Figure 2

The number of new genes n predicted to be discovered with the addition of an N th Listeria monocytogenes genome sequence. A power law fit to the simulated data is given by the solid curve. The circles represent the mean value for each N, and error bars show the 90% confidence intervals.

To capture the full diversity of L. monocytogenes, all 20 genomes listed in Table 1 were included in the design, with a combined sequence length of 57,946,621 bp and a total of 65,431 annotated genes. To avoid tiling low quality or contaminant sequence, contigs less than 2 Kbp in length were discarded--reducing the tiled sequence length to 54,810,759 bp. The design was constrained to a 385,000 feature NimbleGen array with a probe length of 50 nt. Because hybridization of a 50-mer probe will tolerate a few mismatches, probes differing by a single mismatch were considered equivalent during the design phase. The window length was set to 24 bp, enforcing a maximum target offset of 48, an expected depth of coverage of about 50/24 = 2.08×, and resulting in approximately 2.3 million windows. These parameters guarantee that every base-pair of the pan-genome will be covered by at least one probe, since the maximum offset is less than the probe length.

To cover each window, the PanArray algorithm selected 373,389 distinct probes mapping to 2,893,387 positions in the pan-genome. On average, each probe in the design targets about 8 different positions in the pan-genome. Rather than being repeated sequences within the same genome, these different locations most often refer to a conserved locus in multiple strains (Figure 3). Interestingly, the degree of probe reuse corresponds well with the known evolutionary relationship of the strains. Included on the chip are 8 genomes from lineage I, 10 from lineage II, and 2 from lineage III. This would suggest that the peak at Genomes = 1 in Figure 3 is for strain-specific probes; the peaks around 2 and 9 are for lineage-specific probes; and the peak around 20 is for species-specific probes that are conserved in all 20 L. monocytogenes genomes.
Figure 3

Histogram of probe reuse for Listeria monocytogenes. The number of genomes targeted by each 50-mer probe is given on the horizontal axis. Targets may contain up to one mismatch to the probe.

Because this is a dense tiling of the entire genome, it was unnecessary to optimize probes for uniqueness, as is done in standard expression arrays with only a few probes per gene. Probes were screened for repetitive sequences, but the L. monocytogenes strains were found to contain few repeats. The most repetitive 15-mer occurs only 28 times per genome, and the most repetitive 50-mer probe used in the design targets a "cell wall surface anchor protein" family and occurs a maximum of 16 times per genome. Altogether, 99.2% of the probes target at most one location per genome.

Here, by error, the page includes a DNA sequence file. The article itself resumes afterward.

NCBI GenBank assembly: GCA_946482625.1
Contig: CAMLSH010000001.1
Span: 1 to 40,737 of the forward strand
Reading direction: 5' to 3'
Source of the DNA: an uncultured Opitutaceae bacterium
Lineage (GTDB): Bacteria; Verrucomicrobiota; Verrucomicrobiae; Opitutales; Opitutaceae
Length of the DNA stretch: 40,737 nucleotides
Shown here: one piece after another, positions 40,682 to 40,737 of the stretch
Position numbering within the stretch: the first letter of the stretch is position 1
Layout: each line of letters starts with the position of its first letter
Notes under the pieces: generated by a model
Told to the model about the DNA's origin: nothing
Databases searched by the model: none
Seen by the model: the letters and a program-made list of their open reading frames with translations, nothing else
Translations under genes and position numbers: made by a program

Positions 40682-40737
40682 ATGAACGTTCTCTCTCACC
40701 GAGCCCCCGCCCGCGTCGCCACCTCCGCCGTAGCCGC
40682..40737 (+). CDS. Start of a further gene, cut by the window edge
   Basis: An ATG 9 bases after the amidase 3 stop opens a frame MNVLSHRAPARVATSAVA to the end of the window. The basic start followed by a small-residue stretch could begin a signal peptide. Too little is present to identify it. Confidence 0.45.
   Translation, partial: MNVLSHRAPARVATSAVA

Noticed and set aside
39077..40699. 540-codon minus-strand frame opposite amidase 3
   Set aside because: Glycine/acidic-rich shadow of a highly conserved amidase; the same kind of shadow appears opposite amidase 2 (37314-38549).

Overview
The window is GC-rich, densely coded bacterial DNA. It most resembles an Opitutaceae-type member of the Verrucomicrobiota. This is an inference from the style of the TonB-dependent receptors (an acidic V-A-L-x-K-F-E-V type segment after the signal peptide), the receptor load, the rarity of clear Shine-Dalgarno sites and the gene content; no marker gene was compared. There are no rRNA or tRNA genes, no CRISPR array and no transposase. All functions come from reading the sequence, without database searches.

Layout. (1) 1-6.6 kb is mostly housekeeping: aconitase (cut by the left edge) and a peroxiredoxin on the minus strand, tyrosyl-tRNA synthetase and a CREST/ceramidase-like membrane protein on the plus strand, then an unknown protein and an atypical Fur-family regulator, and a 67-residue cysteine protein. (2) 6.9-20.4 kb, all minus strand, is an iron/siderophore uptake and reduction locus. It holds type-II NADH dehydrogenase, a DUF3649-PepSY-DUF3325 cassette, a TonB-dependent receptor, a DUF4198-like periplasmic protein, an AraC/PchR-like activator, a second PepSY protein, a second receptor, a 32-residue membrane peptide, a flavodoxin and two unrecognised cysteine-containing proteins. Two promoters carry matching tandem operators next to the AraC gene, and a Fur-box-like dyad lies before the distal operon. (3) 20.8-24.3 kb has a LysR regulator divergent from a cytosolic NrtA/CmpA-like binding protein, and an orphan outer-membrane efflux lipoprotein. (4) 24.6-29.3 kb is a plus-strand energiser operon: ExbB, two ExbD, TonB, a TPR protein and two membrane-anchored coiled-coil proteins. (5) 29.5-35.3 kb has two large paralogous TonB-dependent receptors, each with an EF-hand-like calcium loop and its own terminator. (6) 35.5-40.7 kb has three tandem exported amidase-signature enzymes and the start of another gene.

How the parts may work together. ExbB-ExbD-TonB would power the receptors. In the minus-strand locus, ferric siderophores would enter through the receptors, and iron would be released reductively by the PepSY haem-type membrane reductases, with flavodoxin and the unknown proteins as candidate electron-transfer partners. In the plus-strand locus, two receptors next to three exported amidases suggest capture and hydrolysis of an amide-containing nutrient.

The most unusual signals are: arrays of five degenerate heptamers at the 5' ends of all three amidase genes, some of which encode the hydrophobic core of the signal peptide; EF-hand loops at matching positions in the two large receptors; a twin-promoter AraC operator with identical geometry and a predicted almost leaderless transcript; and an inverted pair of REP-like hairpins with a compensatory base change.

To augment the original PanArray design, an additional 228 negative control probes were added to the array, chosen from Bacillus spp., which is a known cohabitant of Listeria. The negative control probes were chosen to be specific to Bacillus spp. using the Insignia genomic signature design pipeline [32]. The remaining 11,838 features on the array were filled by selecting individual probes to supplement the lowest coverage regions of the design. All probes were checked to conform to NimbleGen design specifications, and a few probes were trimmed to meet synthesis cycle limits. The resulting L. monocytogenes pan-genome array has an average depth-of-coverage of 2.65×, with a median probe offset of 21 bp, and a modal offset equal to the window length of 24 bp. The full distribution of probe offsets is given in Figure 4. As expected, the average offset is equal to the window length (24 bp). The uneven distribution and pronounced mode is the caused by non-random tie breaking. In the case of a conserved sequence, where every probe hits the same number of genomes, the first probe of the window is always chosen. Also, the heavy left tail indicates that many windows are covered by more than one probe and the solution that is slightly denser than expected (2.65× actual vs. 2.08× expected). This may be a consequence of the sequence composition, or may indicate a non-optimal solution. Finally, the majority of targeted sequences exactly match their probe (75%) and the remainder match with a single mismatch (25%).
Figure 4

Histogram of offsets between adjacent probe targets in Listeria monocytogenes. The offset between two adjacent probe targets is given on the horizontal axis. Targets may contain up to one mismatch to the probe.

The performance gain of PanArray over more naive methods is significant. For instance, selecting a single probe from each window requires roughly 2.3 million probes. The slightly more principled naive algorithm, that does not recompute residual coverages, chooses 1,739,242 probes, but is still well over the 385,000 probe limit. The Greedy PanArray algorithm meets this limit and vastly outperforms the other methods--requiring only 373,389 probes to cover the entire pan-genome. With the lazy evaluation speedup, the PanArray algorithm is also comparable in runtime to the naive algorithms. On a single 2.4 GHz processor, the naive algorithm took 29 seconds; the greedy algorithm without lazy evaluation was terminated without completing after a few days; and the Greedy PanArray algorithm with lazy evaluation took only 130 seconds. The runtime for the final design process was dominated by building the k-mer index, which required 84 minutes using a compressed keyword tree.